Zuckerberg 'Person of the Year'
Founder of Facebook beats WikiLeaks' Julian Assange to become TIME magazine's second youngest 'Person of the Year'.
Last Modified: 16 Dec 2010 09:05 GMT
The managing editor of TIME said Zuckerberg's Facebook is now the "third largest country on earth" [GALLO/GETTY]

The creator of online social networking site Facebook has been named TIME magazine's 'Person of the Year' for 2010.
At age 26, Mark Zuckerberg is youngest person to be given the award since Britain's Queen Elizabeth was named the magazine's person of the year in 1952. 

The man who formed the popular social networking site in college that now boasts 500 million users, was chosen on Wednesday because of Facebook's growing impact on communication, society, and culture, says Jim Frederick, the managing editor of Time.com.

In an editorial essay, Richard Stengel, the magazine's managing editor, describes Zuckerberg's role as both a "product" and an "architect" of his social media-saavy generation.

"In a single day, about a billion new pieces of content are posted on Facebook. It is the connective tissue for nearly a tenth of the planet. Facebook is now the third largest country on earth and surely has more information about its citizens than any government does. Zuckerberg, a Harvard dropout, is its T-shirt-wearing head of state," Stengel wrote.

He is the same age as Queen Elizabeth when she was Person of the Year, for 1952.

Zuckerberg , who until recently stayed away from the public spotlight, has had a lot of face time this year. He was the youngest on the Forbes billionaire's list, a big charitable donor, and the subject of a movie called "The Social Network".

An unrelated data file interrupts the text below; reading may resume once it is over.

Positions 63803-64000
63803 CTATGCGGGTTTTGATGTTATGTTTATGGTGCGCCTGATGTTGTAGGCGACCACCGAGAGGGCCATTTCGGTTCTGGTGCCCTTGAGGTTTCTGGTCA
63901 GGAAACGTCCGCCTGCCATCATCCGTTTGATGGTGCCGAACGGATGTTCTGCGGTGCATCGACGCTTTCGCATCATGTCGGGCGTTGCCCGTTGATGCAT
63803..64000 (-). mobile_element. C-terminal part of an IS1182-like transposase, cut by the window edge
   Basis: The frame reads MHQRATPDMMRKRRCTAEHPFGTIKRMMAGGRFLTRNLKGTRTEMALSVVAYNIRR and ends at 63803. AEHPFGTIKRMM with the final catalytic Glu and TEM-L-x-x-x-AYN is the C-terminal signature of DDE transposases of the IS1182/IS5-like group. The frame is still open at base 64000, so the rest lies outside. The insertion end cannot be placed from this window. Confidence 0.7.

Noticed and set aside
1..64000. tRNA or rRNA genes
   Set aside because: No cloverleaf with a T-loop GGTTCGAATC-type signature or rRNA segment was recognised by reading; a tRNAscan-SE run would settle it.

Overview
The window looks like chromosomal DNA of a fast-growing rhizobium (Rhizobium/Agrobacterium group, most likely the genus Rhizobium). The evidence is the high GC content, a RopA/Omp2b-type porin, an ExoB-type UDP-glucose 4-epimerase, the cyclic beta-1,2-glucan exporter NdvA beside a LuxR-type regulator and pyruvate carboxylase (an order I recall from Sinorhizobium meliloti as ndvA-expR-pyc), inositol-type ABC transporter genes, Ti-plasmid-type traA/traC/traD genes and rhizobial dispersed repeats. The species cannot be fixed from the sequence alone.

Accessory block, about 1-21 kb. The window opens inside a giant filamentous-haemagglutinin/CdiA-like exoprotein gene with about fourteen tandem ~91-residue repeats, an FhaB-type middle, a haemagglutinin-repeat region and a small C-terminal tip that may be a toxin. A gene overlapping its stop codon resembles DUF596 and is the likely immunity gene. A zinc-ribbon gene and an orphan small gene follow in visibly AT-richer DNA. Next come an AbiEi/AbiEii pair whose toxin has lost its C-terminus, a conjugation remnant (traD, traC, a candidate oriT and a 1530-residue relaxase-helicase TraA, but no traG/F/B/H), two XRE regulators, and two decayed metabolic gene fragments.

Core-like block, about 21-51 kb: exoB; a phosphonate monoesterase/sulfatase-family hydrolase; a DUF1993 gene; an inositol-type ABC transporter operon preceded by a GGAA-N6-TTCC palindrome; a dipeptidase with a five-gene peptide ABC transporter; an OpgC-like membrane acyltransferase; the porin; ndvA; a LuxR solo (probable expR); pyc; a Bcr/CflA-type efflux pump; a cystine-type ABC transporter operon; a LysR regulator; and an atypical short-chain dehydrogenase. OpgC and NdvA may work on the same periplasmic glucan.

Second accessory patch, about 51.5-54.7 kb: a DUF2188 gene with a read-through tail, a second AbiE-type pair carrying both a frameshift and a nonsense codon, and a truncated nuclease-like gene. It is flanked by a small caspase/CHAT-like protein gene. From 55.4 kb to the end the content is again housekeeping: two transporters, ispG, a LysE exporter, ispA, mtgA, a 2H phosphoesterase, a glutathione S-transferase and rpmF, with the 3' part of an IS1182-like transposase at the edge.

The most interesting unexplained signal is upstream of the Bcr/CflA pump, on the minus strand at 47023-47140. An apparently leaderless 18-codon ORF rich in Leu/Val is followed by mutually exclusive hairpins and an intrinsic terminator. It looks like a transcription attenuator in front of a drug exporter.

The readers of TIME magazine were also asked to name their person of the year. They chose WikiLeaks' Julian Assange, who received nearly a third of the 1.5 million votes from readers. Zuckerberg came in at tenth place in the popular vote.

TIME editors, however, ruled it premature to recognise Assange just yet, however.

"I think in the ultimate analysis we chose not to go with Assange because Assange's organisation and WikiLeaks in general is really about potential," Jim Frederick, the managing editor of Time.com, said.

"If the stated reason for WikiLeaks to exist is to change the way bureaucracies and governments interact with the world or operate, that hasn't really happened yet."

Change, however, is what Facebook has produced. Instead of putting out a press release - Zuckerberg simply used his Facebook page to say thanks:

"Being named as TIME Person of the Year is a real honour and recognition of how our little team is building into something that hundreds of millions of people want to use to make the world more open and connected. I'm happy to be a part of that."

Zuckerberg was a 19-year-old sophomore at Harvard University in 2004 when he started a Web service called Thefacebook.com from his dorm. Now he is one of the world's youngest billionaires and his privately held company is projected to have 2010 revenues of $2 billion U.S. dollars, TIME said.

TIME defines the Person of the Year as the person who, for better or for worse, does the most to influence the events of the year.

Past winners have included Adolf Hitler, Mahatma Gandhi, Albert Einstein, Barack Obama and, most recently, Ben Bernanke, the US Federal Reserve Chairman.

The runners-up for 2010 included the conservative Tea Party movement at number two, Assange at number three, Hamid Karzai, the president of Afghanistan, at number four and the 33 Chilean miners at number five.

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